The body of theory concerning life-history strategies predicts that the duration of high-mortality stages should be minimized by natural selection. This is especially applicable to the avian pre-flight stage, during which growth rates typically are rapid. Using the American Avocet (Recurvirostra americana) as a paradigm, I propose a developmental strategy by which young animals can lower their mortality rates by an accelerated (and deceptive) acquisition of adult or adult-like characters. The benefit accrues when predators misidentify the vulnerable young as adults and fail to attack them because adults are much less vulnerable. This strategy, termed adult automimicry, is most likely to occur in precocial species living in open habitats.
American Avocets are large, precocial, open-country shorebirds that first fly when about 4–5 weeks old. They develop a juvenal, plumage in their third week that resembles adult breeding plumage in pattern and color, even though plumage details are different. At this time chicks begin using adult foraging techniques and tend to move away rather than hide from potential predators. A few weeks later they acquire a first winter plumage that resembles adult winter plumage. Thus, avocet chicks appear unusually adult-like after their second week. This should make it difficult for distant predators to distinguish flightless chicks from volant adults.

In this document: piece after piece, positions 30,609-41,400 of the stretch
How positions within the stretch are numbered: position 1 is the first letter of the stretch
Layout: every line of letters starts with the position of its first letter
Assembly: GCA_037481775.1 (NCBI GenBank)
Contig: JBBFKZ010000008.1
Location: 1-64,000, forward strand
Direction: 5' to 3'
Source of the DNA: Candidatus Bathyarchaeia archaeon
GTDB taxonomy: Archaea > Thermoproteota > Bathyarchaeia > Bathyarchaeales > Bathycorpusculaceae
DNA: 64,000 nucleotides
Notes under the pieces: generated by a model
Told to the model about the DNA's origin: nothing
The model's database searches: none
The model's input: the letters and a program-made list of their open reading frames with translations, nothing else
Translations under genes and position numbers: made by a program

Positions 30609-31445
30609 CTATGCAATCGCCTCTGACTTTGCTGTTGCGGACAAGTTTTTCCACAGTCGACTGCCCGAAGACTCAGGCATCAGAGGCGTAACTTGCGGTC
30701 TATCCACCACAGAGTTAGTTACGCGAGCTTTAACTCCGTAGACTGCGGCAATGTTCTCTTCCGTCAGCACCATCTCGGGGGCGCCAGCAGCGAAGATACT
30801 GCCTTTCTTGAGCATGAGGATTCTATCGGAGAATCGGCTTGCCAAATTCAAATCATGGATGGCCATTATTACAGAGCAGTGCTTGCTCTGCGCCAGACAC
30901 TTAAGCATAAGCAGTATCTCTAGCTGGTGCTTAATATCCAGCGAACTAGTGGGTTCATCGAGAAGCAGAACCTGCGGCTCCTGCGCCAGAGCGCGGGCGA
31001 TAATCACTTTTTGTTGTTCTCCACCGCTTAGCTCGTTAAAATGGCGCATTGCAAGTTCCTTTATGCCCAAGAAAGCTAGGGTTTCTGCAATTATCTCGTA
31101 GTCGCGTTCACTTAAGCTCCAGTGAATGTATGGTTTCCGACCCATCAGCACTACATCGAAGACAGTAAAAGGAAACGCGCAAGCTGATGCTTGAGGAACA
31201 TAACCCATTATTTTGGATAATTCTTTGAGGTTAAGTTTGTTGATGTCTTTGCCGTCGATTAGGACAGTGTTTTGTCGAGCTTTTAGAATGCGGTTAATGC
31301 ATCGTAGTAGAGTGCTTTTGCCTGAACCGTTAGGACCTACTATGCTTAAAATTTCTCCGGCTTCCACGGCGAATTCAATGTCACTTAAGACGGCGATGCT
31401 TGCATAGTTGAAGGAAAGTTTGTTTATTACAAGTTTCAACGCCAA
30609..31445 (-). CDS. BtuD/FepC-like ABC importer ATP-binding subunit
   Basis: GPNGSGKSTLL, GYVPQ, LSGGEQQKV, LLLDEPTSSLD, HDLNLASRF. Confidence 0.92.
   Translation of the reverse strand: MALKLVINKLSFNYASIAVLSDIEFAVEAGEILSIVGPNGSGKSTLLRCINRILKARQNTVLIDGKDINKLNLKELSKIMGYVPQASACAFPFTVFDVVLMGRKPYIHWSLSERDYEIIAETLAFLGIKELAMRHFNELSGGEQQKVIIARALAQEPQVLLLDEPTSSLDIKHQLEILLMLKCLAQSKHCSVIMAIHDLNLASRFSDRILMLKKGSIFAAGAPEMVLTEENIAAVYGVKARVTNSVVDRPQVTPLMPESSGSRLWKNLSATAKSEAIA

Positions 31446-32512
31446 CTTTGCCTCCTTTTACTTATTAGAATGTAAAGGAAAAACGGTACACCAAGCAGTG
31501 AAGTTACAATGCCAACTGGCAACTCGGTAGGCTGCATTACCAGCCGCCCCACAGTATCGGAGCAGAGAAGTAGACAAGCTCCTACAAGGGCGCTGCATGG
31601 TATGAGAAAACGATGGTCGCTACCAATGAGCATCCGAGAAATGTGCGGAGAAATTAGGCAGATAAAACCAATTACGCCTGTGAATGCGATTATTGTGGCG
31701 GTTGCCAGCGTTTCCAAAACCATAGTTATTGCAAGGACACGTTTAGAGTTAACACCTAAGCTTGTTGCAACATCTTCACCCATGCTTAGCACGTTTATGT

Adult automimicryautomimicrymimicrylife-history strategiesantipredator adaptationsAmerican AvocetRecurvirostra americana